Chinese public perceptions of food applications based on synthetic biology

Shan Jin, Ian Dawson, Beth Clark, Wenjing Li, Lynn J. Frewer

Research output: Contribution to journalArticlepeer-review


Synthetic biology (SB) is an emerging area of technological innovation with potential to be applied across a range of sectors, including within agri-food production. However, societal responses to SB and its applications will shape its development, commercialization and regulation trajectories. This research aimed to understand Chinese public responses to SB food in general and in relation to specific agri-food applications using an online survey (n = 1,330) and structural equation modelling. The results showed Chinese respondents have slightly positive attitudes towards SB food in general. Respondents reported an overall acceptance of SB soybean and SB yeast but rejected an SB pig. Of the included factors, benefit perceptions were the most influential in shaping acceptability. Affective reactions influenced benefits perceptions more than risk perceptions across all the applications. General attitudes towards SB food can positively affect the acceptability of specific applications directly, and indirectly via benefit perceptions. Greater perceived unnaturalness was a strong predictor of respondents’ risk perceptions but not of application acceptability. These results suggest that regulations for SB agri-food applications might most align with societal priorities if developed on a case-by-case basis. Furthermore, regulatory frameworks and emerging commercialization strategies should consider the roles of multiple factors to address specific public perceptions and attitudes.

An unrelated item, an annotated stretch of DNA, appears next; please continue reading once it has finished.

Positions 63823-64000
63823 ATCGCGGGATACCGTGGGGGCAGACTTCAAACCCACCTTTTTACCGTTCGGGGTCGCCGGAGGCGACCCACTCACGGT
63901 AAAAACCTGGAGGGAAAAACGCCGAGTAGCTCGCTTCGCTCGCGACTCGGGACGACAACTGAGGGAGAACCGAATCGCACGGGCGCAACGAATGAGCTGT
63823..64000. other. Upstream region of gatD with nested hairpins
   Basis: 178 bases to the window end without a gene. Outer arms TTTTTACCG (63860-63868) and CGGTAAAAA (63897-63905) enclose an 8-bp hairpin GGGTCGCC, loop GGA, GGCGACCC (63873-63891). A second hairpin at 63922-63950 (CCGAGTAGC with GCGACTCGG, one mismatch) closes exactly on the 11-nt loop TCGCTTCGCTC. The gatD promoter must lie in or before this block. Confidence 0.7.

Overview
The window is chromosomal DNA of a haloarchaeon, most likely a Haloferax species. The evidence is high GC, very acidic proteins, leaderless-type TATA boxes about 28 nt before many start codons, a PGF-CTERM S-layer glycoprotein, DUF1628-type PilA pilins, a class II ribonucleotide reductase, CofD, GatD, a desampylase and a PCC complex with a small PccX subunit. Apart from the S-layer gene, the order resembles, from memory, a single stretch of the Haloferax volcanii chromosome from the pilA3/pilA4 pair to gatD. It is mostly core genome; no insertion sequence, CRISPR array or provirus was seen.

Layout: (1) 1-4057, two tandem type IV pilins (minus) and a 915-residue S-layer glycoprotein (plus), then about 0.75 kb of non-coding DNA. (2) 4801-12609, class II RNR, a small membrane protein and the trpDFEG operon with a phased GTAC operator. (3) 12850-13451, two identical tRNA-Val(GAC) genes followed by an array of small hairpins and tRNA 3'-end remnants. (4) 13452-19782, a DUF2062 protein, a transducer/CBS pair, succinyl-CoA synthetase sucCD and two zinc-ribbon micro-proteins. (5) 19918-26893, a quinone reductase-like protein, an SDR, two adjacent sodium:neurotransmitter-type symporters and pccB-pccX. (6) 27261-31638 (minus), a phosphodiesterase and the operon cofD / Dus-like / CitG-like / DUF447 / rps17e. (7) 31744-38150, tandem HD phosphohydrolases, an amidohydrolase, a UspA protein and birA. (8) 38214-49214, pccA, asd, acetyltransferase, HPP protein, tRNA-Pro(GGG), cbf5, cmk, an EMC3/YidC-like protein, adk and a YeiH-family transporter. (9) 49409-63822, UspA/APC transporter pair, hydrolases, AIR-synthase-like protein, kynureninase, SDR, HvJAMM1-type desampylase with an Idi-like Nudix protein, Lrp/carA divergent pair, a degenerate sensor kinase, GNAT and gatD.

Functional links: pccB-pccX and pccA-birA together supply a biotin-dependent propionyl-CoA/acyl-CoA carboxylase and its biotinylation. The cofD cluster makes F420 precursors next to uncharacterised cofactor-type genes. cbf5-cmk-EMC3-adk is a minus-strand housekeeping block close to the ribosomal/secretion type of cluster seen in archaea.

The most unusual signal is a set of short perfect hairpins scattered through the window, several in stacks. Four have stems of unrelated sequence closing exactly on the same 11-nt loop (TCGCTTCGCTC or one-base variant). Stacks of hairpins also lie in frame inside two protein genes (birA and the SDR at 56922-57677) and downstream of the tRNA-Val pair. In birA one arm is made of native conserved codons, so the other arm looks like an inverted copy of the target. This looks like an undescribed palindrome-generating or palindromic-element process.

Original languageEnglish
Article number104950
Number of pages13
JournalFood Quality and Preference
Early online date24 Jul 2023
Publication statusPublished - 1 Aug 2023


  • synthetic biology
  • food innovation adoption
  • risk-benefit-acceptance model
  • dual-process theory
  • affective reaction
  • perceived unnaturalness

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